Supe Confronts Unions, Runaway Health Spending With ... MATH!
And yet, Supervisor Sean Elsbernd has done just that. At today's final board meeting of the year, Elsbernd will introduce a charter amendment aimed at curbing the city's runaway health care and retirement spending -- and also aimed squarely at the influential service and public safety unions.
You can't do that without some sort of mathematical analysis -- and now Elsbernd has one in his back pocket. The city's Department of Human Resources has put together a series of tables measuring the city's health care and retirement costs of a decade ago, today, and projected expenses five years down the road. And it's bad enough that one 10-year cost hike is actually described as "infinite." Yes, a staid government report actually used "infinite" to describe the growth of public expenditures. This is a riveting read.
Of course, those of you who shout when Star Trek contravenes the laws of physics will have already noted that you can't have infinite growth in city expenditures unless we're now spending infinite amounts of money. We aren't, though it does feel that way.
Here's the data. In fiscal 1999-00, the city contributed $300,000 to the San Francisco Employee Retirement System. In fiscal 09-10, that number has jumped to $200.5 million. Technically, that's 66,733 percent growth -- which is a lot, especially if you're paying library fines. But it's not infinite. Still, that's a metric shitload of money -- and it's projected to grow another 146 percent by 2014.
The Department of Human Resources report is filled with numbers almost this dire. Here's the highlight reel:
- While the overall city budget has grown by 57 percent since 1999, workers' health costs have more than doubled and retirees' costs are up nearly 500 percent. By 2013, retiree costs are expected to have jumped by nearly 720 percent since '99.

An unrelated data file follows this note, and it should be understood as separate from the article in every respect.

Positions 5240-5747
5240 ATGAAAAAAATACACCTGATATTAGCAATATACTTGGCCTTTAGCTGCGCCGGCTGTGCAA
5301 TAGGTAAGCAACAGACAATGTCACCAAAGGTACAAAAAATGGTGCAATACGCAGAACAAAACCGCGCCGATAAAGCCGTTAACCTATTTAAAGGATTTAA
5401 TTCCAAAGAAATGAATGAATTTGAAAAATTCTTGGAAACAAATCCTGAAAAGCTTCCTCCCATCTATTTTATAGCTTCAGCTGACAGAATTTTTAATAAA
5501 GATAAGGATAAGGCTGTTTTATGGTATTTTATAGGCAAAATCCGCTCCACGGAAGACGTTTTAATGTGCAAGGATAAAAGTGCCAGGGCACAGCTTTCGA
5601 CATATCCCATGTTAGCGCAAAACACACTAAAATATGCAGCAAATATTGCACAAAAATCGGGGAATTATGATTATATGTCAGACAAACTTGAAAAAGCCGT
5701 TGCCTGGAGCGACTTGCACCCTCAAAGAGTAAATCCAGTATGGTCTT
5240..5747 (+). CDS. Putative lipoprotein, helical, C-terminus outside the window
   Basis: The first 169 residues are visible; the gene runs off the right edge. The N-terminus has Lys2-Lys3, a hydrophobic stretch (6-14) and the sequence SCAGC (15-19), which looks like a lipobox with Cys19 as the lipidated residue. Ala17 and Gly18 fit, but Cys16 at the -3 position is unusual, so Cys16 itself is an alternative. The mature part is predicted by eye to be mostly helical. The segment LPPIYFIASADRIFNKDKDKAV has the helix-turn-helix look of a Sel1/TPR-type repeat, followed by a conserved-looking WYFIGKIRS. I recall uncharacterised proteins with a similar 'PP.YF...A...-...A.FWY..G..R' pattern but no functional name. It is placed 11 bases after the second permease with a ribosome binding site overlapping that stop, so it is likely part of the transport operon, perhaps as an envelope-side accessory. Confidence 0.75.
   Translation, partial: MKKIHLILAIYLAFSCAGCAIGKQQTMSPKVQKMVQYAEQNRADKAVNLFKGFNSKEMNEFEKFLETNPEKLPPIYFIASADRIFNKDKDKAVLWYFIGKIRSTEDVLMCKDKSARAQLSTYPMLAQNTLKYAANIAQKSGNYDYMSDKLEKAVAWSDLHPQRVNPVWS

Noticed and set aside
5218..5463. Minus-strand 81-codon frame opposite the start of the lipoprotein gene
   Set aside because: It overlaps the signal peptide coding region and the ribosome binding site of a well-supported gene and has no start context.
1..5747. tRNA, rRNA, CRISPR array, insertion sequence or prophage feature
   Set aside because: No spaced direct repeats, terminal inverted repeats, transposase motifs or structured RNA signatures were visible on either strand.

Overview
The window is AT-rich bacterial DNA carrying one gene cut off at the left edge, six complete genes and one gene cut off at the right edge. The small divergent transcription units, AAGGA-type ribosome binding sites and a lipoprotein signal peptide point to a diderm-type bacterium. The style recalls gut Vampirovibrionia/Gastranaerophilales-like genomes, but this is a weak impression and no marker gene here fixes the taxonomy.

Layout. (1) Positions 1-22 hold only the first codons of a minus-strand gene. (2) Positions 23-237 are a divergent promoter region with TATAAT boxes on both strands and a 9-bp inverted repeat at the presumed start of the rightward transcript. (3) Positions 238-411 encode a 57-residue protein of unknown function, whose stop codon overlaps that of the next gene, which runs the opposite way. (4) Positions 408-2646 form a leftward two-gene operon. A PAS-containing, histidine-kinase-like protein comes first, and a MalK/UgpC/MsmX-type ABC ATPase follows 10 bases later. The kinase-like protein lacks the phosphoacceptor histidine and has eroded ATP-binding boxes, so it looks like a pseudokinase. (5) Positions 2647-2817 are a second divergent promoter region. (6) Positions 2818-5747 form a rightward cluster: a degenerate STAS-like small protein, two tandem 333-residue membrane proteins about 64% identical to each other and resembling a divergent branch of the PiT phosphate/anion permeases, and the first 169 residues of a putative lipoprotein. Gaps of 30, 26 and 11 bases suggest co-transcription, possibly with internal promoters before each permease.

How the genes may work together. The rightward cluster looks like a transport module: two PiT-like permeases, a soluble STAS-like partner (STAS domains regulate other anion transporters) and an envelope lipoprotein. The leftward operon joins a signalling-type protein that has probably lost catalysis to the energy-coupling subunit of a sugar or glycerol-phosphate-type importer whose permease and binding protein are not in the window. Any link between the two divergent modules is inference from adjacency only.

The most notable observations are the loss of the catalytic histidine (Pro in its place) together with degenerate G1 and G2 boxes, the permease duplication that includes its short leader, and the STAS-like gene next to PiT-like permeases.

- Benefits as a percentage of total city employees' salaries have jumped from 23.1 percent in 1999 to nearly 36 percent in the present day; an employee with a base wage of $126,000 costs the city an additional $37,224 in benefits. An employee earning a modest $49,998 receives nearly $28,000 in benefits.
- The $384 million the city paid in benefits costs in 1999 has surged to $890 million today -- and is expected to exceed $1.4 billion by 2013.
The supervisor today told SF Weekly that he's more optimistic about his proposal's success than he was even yesterday. "It's not getting smacked down as bad as I thought it would from some colleagues," he said.
Elsbernd hasn't yet gauged the feelings of swing supes like Sophie Maxwell and Bevan Dufty -- a mayoral candidate -- but he has met with John Avalos and Ross Mirkarimi.
"They were open-minded," Elsbernd said. "Nobody is saying 'Put my name on it as a supporter.' But no one is saying 'Absolutely not.'"